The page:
President Donald Trump made his feelings known about Madonna‘s acerbic, expletive-filled Women’s March speech she gave last Saturday.

During an interview with Fox News’ Sean Hannity on Thursday evening, Trump didn’t mince words when he described the Material Girl.

“Honestly, she’s disgusting,” he said. “I think she hurt herself very badly. I think she hurt that whole… cause. I thought her, and a couple of others… but I thought she was in particular… I thought what she said was disgraceful to our country.”

In her speech Saturday, which quickly became one of the most standout speeches of the massive gathering, Madonna told the crowd she was angry after the election and had thought “an awful lot about blowing up the White House.”

“Good Morning Britain” talk show host Piers Morgan (who’s also been supportive of Trump since he started his presidential campaign) shared Trump’s sentiment, taking it to another level by calling for her arrest.

Morgan criticized Madonna on his show, saying she’s “fuelling an idea” to “assassinate” President Trump.

When his co-host told him he was “incredibly rude” for his Madonna remarks, Morgan went on to say, “No, no, it’s not rudeness. It’s about calling out people for saying incredibly offensive things. You try going to an airport and saying you’d been thinking about blowing up the White House and you’d be arrested. Try it.”

READ MORE: Madonna banned by Texas radio station after Women’s March speech

American politician Newt Gingrich also took issue with Madonna’s speech; on Monday morning’s “Fox and Friends”, he said she should be arrested.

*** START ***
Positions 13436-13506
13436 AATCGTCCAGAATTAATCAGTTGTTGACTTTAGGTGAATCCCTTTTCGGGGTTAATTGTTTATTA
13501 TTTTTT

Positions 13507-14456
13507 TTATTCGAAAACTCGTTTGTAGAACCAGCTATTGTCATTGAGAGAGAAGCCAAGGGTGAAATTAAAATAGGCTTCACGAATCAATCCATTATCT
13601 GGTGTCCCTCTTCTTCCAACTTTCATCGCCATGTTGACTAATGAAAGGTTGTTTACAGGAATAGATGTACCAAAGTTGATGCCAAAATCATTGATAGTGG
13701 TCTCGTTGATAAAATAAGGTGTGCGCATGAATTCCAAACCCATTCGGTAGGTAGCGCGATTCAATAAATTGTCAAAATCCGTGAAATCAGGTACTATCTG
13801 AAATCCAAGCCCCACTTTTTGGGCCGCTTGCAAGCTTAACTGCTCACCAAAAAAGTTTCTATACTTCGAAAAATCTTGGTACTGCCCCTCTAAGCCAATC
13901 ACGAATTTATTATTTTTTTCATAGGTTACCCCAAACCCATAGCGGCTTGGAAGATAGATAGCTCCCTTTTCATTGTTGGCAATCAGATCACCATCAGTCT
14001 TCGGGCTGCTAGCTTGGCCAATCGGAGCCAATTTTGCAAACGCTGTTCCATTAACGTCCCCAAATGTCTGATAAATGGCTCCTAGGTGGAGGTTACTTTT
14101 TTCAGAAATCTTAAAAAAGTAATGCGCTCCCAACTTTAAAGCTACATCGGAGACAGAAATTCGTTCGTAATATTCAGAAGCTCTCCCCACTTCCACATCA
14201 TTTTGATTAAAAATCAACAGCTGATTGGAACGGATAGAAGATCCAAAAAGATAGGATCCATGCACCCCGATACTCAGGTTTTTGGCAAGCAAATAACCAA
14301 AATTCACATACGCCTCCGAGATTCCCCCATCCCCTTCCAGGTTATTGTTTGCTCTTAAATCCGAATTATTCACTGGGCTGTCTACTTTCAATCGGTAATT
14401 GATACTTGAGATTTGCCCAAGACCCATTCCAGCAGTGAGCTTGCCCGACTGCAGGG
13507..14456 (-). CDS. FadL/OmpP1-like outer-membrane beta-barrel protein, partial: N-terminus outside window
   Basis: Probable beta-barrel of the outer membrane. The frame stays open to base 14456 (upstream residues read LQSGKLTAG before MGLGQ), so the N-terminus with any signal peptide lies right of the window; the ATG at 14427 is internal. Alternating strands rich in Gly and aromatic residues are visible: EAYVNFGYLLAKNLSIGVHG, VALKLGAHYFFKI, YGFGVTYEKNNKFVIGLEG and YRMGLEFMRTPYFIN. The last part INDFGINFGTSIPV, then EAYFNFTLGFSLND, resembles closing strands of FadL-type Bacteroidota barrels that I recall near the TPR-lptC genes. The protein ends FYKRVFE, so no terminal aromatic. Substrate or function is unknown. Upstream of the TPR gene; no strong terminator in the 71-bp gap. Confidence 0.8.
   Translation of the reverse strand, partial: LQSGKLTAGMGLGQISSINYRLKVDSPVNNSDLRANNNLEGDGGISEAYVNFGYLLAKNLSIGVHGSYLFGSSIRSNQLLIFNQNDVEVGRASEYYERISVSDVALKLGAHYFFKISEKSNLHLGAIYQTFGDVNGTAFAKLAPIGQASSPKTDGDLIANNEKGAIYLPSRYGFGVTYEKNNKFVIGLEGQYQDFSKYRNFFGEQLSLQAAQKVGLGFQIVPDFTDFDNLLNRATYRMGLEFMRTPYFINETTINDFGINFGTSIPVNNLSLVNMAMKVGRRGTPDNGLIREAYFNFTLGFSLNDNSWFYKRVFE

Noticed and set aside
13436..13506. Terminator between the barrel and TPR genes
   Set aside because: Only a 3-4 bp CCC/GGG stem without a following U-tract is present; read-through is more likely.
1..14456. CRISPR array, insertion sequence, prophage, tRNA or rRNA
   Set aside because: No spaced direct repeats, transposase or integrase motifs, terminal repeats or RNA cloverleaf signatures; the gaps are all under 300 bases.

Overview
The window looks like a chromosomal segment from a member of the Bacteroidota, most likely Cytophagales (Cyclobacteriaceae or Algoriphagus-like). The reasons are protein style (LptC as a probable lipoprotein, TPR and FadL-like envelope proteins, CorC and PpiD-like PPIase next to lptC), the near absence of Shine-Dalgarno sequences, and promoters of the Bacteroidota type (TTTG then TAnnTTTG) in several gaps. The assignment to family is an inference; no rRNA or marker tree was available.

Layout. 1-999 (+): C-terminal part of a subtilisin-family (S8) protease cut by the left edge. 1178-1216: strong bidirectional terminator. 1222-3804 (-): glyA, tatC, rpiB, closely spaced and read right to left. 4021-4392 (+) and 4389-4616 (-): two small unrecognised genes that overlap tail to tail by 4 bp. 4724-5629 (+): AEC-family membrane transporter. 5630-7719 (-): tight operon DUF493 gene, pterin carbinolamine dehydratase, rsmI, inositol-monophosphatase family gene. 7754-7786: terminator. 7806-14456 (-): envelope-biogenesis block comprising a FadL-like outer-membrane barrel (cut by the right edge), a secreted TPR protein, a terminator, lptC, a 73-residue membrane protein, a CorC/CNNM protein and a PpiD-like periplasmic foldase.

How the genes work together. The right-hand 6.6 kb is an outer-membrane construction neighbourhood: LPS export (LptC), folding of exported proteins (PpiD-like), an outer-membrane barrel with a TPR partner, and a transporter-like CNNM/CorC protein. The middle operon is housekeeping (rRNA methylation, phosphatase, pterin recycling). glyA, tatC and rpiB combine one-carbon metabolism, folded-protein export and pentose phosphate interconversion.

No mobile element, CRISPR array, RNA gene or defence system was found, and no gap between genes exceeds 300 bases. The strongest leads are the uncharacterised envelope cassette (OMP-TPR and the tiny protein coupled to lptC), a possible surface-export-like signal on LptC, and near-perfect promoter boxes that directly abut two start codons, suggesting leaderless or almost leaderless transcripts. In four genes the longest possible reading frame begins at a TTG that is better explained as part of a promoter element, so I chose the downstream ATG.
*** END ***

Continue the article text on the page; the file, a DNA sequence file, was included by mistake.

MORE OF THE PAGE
“She is parallel to the young fascists running around town breaking windows. All of them should be given maximum sentence…,” Gingrich said. “What you have is an emerging left-wing fascism. She’s part of it. And I think we have to be prepared to protect ourselves. Frankly, she ought to be… the truth is she ought to be arrested.”

It wasn’t only men who took issue with Madonna’s speech, however; ’80s pop star Cyndi Lauper also chastized the singer.

“I don’t think that it served our purpose because anger is not better than clarity and humanity,” said Lauper. “That is what opens people’s minds. When you want to change people’s minds, you have to share your real story.”

As a counterexample, the “Girls Just Want To Have Fun” singer went on to praise Scarlett Johansson for her personal speech about using Planned Parenthood services as a teen.

“She shared her story. It was clear and it was eloquent. Yelling doesn’t. It just jacks people up but it doesn’t communicate any type of humanity or any kind of story that would open another person’s mind,” Lauper said.

Madonna has defended her speech, saying that she does not encourage violence and felt that parts of her speech were taken “wildly out of context.”

“My speech began with ‘ I want to start a revolution of love.’ I then go on to take this opportunity to encourage women and all marginalized people to not fall into despair but rather to come together and use it as a starting point for unity and to create positive change in the world,” she wrote. “I spoke in metaphor and I shared two ways of looking at things — one was to be hopeful, and one was to feel anger and outrage, which I have personally felt. However, I know that acting out of anger doesn’t solve anything. And the only way to change things for the better is to do it with love.”

Madonna concluded the post by saying, “It was truly an honour to be part of an audience chanting ‘we choose love.’”

You can watch Madonna’s full speech below.